An abstract composition of shapes comprising of pink and blue half circles, yellow squares, and ripped blue paper on a light blue background.

April Art Picks

If you’ve followed us for a while, you know that our Art Picks offer a wide scope of events that are relevant to our audiences because we and the artists, cultural workers, curators, spaces, and projects we support live full lives that know no boundaries. We maintain expansive practices and work toward justice for BIPOC, LGBTQIA+, and disability communities in Chicago and the Midwest.   Created in collaboration with The Visualist and adapted for social-distancing due to COVID-19, this list offers online exhibitions, streaming events, a list of online collections from Black and LGBTQIA+ archives, and other ways to spend time in the virtual space.  Featured image: An abstract composition of shapes comprosing of pink and blue half circles, yellow squares, and ripped blue paper on a light blue background. Illustration by Ryan Edmund Thiel. This is a growing list, so check back often with new additions. Through April 4, 2021Spring Art AuctionPilsen Arts & Community House: OnlineFree Through April 4, 2021Michael K. Paxton: InterpolationsEvanston Art Center: 1717 Central St, Evanston, ILFree Through April 9, 2021The Grilled Cheese …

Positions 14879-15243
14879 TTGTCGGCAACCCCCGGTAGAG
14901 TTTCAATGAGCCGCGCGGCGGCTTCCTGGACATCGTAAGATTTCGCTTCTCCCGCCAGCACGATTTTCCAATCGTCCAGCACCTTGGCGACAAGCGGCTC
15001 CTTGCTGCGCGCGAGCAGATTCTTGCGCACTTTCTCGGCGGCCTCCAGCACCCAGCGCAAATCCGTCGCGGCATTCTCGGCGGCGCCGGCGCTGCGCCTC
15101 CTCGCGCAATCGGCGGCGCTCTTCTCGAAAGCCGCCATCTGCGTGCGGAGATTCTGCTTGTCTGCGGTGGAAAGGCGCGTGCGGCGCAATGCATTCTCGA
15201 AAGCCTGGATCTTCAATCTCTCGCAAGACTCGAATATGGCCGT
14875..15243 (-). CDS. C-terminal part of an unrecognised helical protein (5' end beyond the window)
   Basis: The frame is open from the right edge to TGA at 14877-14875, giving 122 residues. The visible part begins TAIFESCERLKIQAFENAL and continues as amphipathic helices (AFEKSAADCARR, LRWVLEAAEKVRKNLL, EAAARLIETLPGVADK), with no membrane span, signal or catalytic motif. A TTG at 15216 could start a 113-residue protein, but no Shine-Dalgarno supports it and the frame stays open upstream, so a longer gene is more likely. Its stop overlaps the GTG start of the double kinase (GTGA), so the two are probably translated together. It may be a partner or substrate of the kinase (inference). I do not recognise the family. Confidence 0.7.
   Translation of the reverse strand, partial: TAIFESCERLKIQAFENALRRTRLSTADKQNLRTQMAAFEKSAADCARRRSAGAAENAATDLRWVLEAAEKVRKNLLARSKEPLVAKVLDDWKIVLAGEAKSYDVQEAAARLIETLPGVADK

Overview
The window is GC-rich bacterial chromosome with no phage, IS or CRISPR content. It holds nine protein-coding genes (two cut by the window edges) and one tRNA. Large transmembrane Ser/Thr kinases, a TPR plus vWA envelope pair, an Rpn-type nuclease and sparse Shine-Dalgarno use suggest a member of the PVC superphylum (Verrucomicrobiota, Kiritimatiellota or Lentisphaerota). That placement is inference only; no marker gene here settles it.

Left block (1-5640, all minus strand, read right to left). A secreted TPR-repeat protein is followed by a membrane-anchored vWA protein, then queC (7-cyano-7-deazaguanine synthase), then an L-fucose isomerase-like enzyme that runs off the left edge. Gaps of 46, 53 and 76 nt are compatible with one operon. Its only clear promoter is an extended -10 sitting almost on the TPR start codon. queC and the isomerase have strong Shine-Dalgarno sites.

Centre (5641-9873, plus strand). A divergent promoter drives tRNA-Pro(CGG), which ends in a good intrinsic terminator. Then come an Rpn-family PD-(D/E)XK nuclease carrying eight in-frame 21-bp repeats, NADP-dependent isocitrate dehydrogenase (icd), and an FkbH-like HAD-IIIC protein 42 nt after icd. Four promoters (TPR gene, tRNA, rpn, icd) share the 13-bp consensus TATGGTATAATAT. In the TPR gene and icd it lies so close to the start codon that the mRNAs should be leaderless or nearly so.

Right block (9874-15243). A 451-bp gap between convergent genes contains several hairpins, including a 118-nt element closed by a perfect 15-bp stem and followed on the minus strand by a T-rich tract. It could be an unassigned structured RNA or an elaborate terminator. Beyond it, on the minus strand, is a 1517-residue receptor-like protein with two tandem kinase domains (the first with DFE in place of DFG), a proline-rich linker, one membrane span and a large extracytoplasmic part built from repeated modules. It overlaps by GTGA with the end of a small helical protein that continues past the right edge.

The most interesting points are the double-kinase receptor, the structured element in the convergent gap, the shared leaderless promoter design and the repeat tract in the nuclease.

7. Chris Bradley, installation view of Usual Objects. From left to right: Attic, 2021. Wood, stainless steel, steel, aluminum tube, 3D printed PLA, black cord, LED, acetate, paint, 15 x 14.5 x 14 inches. Cellar, 2021. Wood, steel, 3D printed PLA, epoxy putty, paint, LED, modeling turf, twine, 12 x 15 x 10 inches. Breeze, 2021. Wood, steel, stainless steel, 3D printed PLA, PET plastic, LEDs, muffin fans, fabric, 19 x 19 x 19 inches.

Usual Objects in Unusual Times